Reichen talked about the consultive approach used at Precision.

“In every industry, whether you're getting your hair or nails done or hiring home maintenance, you schedule an appointment,” he noted. “Our industry really needs to transition to do the same.”

Reichen said it was common at his facility for five or six clients to arrive at the same time for an estimate. To address this challenge, Precision now arranges repair consultations with customers that take about an hour and 45 minutes. This provides the opportunity to explain the repair process and what the manufacturer requires. Customers pay an upfront fee that is applied to the work order.

Reichen has found this strategy has alleviated the tire kickers looking to cash out. It can also lead to additional work.

In addition to operating 8 a.m. to 5 p.m. during the weekday, Precision is open on Saturdays.

“We’re very respectful of employees and work-life balance so we rotate shifts,” said Reichen. “We also are committed to making sure that that vehicle gets delivered in the time frame we've suggested.”

Best Practices for the Future

Solis shared some best practices she has seen when visiting shops across the country, one of which is continuous training.

With vehicles changing so quickly, Solis said it’s unrealistic only to get trained yearly.

“The shops I've seen that are really doing the best are the ones constantly training their technicians, repair planners and office staff,” she said.

She also recommends paying close attention to clearly defined communication.

“You can't just put a standard operating procedure (SOP) together and then hand it out to everybody,” she explained. “It has to be something that you walk through on a regular basis and do an internal audit to ensure that the process is actually happening, especially if you have more than one location.”

Solis said business owners often take training classes to become certified but aren’t the ones working on vehicles. Instead, she recommends they support employees in their training and share their vision for the business so staff can carry it out.

Although Reichen said education is a necessity, a quality control process should follow. At Precision, this occurs after each phase of the operation.

“What's critically important is the person doing the quality control test is not the person who did the repair,” he advised.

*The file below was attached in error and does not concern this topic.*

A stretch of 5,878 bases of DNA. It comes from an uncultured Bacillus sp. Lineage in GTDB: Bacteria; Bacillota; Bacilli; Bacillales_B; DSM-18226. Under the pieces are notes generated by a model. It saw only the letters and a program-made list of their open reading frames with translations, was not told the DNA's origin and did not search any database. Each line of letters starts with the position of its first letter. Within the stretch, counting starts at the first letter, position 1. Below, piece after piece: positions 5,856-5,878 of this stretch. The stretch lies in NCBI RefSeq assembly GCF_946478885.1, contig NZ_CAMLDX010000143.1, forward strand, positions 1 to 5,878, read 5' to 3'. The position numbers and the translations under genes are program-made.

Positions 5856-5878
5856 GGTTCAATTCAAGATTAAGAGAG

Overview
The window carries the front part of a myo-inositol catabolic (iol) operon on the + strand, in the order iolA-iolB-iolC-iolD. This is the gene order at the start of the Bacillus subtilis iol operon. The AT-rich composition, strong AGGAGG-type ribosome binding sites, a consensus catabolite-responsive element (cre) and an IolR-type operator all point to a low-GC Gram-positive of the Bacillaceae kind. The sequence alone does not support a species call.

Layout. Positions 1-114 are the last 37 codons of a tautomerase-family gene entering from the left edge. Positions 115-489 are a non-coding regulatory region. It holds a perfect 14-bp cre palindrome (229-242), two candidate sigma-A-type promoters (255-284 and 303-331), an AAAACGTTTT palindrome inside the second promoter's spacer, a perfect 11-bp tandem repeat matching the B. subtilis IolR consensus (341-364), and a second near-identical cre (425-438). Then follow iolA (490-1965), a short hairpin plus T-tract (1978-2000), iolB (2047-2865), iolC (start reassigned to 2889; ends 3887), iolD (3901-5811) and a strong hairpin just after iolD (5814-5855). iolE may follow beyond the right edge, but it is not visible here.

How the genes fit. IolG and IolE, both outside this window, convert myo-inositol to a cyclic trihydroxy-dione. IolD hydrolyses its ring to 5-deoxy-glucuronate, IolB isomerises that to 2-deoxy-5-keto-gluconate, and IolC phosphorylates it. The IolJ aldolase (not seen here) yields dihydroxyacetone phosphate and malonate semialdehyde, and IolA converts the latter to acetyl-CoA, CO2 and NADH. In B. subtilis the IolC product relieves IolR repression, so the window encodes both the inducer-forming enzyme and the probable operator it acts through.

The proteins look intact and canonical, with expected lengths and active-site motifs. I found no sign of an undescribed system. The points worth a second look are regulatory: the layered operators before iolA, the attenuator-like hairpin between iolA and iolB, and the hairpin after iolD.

Stein agreed about how critical it is to send staff to outside training to provide the opportunity to interact with others in the industry.

Looking ahead, Butler recommended the industry focus on building attractive businesses for future workers. This includes running profitable companies with competitive wages and benefits.

“When we have a vibrant, successful business and our team members are engaged and happy, you're going to be able to take care of your customer,” he said. “Shareholders benefit from that.”

“Just do what’s right,” Solis recommended. “Sometimes, that can be acknowledging that maybe you don't have the answer.”

Solis said it’s time to recognize that vehicles are not the same as 20 or 30 years ago, or even five years ago.

“It's OK to decline a repair whether it’s because the vehicle isn’t in your wheelhouse or made of substrates you aren’t set up for or it’s a brand you are not qualified to repair,” Reichen acknowledged. “People will respect that.”

He advised shops to break out of their comfort zone.

“There's so much knowledge out there,” he said. “Don’t get your information from one source.”

He encouraged repairers to “get “involved, stay involved and participate.” This includes becoming active with state and national associations, seeking out mentors and expanding their sphere of influence by talking to repairers they value, which may include competitors in their market.

Reichen also recommends joining a Twenty Group.

“Those are great organizations to be part of, make you accountable and allow you to expand your knowledge base,” he said.

Stein added the benefit of attending conferences and meetings like CIC, SCRS and WIN to expand business practices and build connections.

She shared a quote from Tony Gaskins: “Trust the process. Your time is coming. Just do the work and the results will handle themselves.”

“Just get started,” she said. “You don't have to be perfect. We've all failed, so do something different than what you're doing today.”

Stacey Phillips Ronak

Stacey Phillips Ronak is an award-winning writer for the automotive industry and a regular columnist for Autobody News based in Southern California.

AkzoNobel Beta web graphic v2 600px

Shop & Product Showcase